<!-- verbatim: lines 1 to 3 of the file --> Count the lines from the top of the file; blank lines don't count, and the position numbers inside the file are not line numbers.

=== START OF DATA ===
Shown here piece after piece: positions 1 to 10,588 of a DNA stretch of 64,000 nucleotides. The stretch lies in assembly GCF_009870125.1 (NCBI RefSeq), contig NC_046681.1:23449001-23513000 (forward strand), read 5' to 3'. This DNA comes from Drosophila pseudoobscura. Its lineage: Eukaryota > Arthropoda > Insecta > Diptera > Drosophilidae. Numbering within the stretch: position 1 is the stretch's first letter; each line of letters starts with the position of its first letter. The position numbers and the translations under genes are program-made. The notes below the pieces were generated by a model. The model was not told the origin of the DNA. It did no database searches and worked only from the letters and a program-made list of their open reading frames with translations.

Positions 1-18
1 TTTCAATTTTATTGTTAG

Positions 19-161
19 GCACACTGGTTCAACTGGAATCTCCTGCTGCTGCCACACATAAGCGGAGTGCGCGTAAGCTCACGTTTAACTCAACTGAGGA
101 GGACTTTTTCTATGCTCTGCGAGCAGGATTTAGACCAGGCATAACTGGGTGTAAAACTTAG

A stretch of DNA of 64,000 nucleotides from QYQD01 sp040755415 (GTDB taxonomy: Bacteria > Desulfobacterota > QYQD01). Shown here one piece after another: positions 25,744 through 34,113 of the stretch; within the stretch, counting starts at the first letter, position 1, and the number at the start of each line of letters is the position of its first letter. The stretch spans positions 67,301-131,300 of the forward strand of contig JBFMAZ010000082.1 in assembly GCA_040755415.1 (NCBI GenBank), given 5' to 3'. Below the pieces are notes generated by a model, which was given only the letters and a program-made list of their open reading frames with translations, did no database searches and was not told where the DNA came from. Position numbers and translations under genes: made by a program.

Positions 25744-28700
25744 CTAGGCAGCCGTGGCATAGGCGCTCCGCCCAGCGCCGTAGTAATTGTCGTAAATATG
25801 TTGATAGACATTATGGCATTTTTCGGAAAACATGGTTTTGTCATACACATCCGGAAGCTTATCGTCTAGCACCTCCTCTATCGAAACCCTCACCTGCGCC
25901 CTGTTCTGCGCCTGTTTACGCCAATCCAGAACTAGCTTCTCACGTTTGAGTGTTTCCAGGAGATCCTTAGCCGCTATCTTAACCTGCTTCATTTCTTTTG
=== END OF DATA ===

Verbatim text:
Shown here piece after piece: positions 1 to 10,588 of a DNA stretch of 64,000 nucleotides. The stretch lies in assembly GCF_009870125.1 (NCBI RefSeq), contig NC_046681.1:23449001-23513000 (forward strand), read 5' to 3'. This DNA comes from Drosophila pseudoobscura. Its lineage: Eukaryota > Arthropoda > Insecta > Diptera > Drosophilidae. Numbering within the stretch: position 1 is the stretch's first letter; each line of letters starts with the position of its first letter. The position numbers and the translations under genes are program-made. The notes below the pieces were generated by a model. The model was not told the origin of the DNA. It did no database searches and worked only from the letters and a program-made list of their open reading frames with translations.

Positions 1-18
1 TTTCAATTTTATTGTTAG